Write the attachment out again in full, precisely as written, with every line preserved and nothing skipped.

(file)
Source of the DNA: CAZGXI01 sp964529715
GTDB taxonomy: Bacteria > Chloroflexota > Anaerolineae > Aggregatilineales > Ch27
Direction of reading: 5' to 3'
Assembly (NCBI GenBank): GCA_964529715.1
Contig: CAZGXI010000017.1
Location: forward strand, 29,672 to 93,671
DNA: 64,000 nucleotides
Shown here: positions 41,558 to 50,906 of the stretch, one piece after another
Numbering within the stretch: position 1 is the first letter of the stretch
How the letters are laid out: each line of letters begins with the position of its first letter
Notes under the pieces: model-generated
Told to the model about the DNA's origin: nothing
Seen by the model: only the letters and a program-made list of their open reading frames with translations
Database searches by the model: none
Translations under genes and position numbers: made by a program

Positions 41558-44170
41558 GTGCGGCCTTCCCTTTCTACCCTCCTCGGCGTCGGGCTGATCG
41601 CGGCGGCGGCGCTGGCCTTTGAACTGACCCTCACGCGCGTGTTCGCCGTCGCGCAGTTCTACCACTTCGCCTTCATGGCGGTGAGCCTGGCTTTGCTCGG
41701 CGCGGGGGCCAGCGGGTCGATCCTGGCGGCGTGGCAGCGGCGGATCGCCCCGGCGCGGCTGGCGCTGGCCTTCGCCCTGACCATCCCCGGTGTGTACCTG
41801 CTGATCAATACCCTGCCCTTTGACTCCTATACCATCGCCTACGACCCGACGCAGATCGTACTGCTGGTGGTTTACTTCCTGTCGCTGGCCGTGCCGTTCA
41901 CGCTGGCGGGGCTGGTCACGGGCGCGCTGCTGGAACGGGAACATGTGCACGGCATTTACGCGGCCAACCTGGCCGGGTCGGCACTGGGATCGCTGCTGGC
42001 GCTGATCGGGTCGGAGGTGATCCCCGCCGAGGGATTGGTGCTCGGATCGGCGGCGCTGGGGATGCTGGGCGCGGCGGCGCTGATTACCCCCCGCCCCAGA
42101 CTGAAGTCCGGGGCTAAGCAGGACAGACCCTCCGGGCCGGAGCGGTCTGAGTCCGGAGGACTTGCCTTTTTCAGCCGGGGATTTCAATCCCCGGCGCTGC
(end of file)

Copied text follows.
Source of the DNA: CAZGXI01 sp964529715
GTDB taxonomy: Bacteria > Chloroflexota > Anaerolineae > Aggregatilineales > Ch27
Direction of reading: 5' to 3'
Assembly (NCBI GenBank): GCA_964529715.1
Contig: CAZGXI010000017.1
Location: forward strand, 29,672 to 93,671
DNA: 64,000 nucleotides
Shown here: positions 41,558 to 50,906 of the stretch, one piece after another
Numbering within the stretch: position 1 is the first letter of the stretch
How the letters are laid out: each line of letters begins with the position of its first letter
Notes under the pieces: model-generated
Told to the model about the DNA's origin: nothing
Seen by the model: only the letters and a program-made list of their open reading frames with translations
Database searches by the model: none
Translations under genes and position numbers: made by a program

Positions 41558-44170
41558 GTGCGGCCTTCCCTTTCTACCCTCCTCGGCGTCGGGCTGATCG
41601 CGGCGGCGGCGCTGGCCTTTGAACTGACCCTCACGCGCGTGTTCGCCGTCGCGCAGTTCTACCACTTCGCCTTCATGGCGGTGAGCCTGGCTTTGCTCGG
41701 CGCGGGGGCCAGCGGGTCGATCCTGGCGGCGTGGCAGCGGCGGATCGCCCCGGCGCGGCTGGCGCTGGCCTTCGCCCTGACCATCCCCGGTGTGTACCTG
41801 CTGATCAATACCCTGCCCTTTGACTCCTATACCATCGCCTACGACCCGACGCAGATCGTACTGCTGGTGGTTTACTTCCTGTCGCTGGCCGTGCCGTTCA
41901 CGCTGGCGGGGCTGGTCACGGGCGCGCTGCTGGAACGGGAACATGTGCACGGCATTTACGCGGCCAACCTGGCCGGGTCGGCACTGGGATCGCTGCTGGC
42001 GCTGATCGGGTCGGAGGTGATCCCCGCCGAGGGATTGGTGCTCGGATCGGCGGCGCTGGGGATGCTGGGCGCGGCGGCGCTGATTACCCCCCGCCCCAGA
42101 CTGAAGTCCGGGGCTAAGCAGGACAGACCCTCCGGGCCGGAGCGGTCTGAGTCCGGAGGACTTGCCTTTTTCAGCCGGGGATTTCAATCCCCGGCGCTGC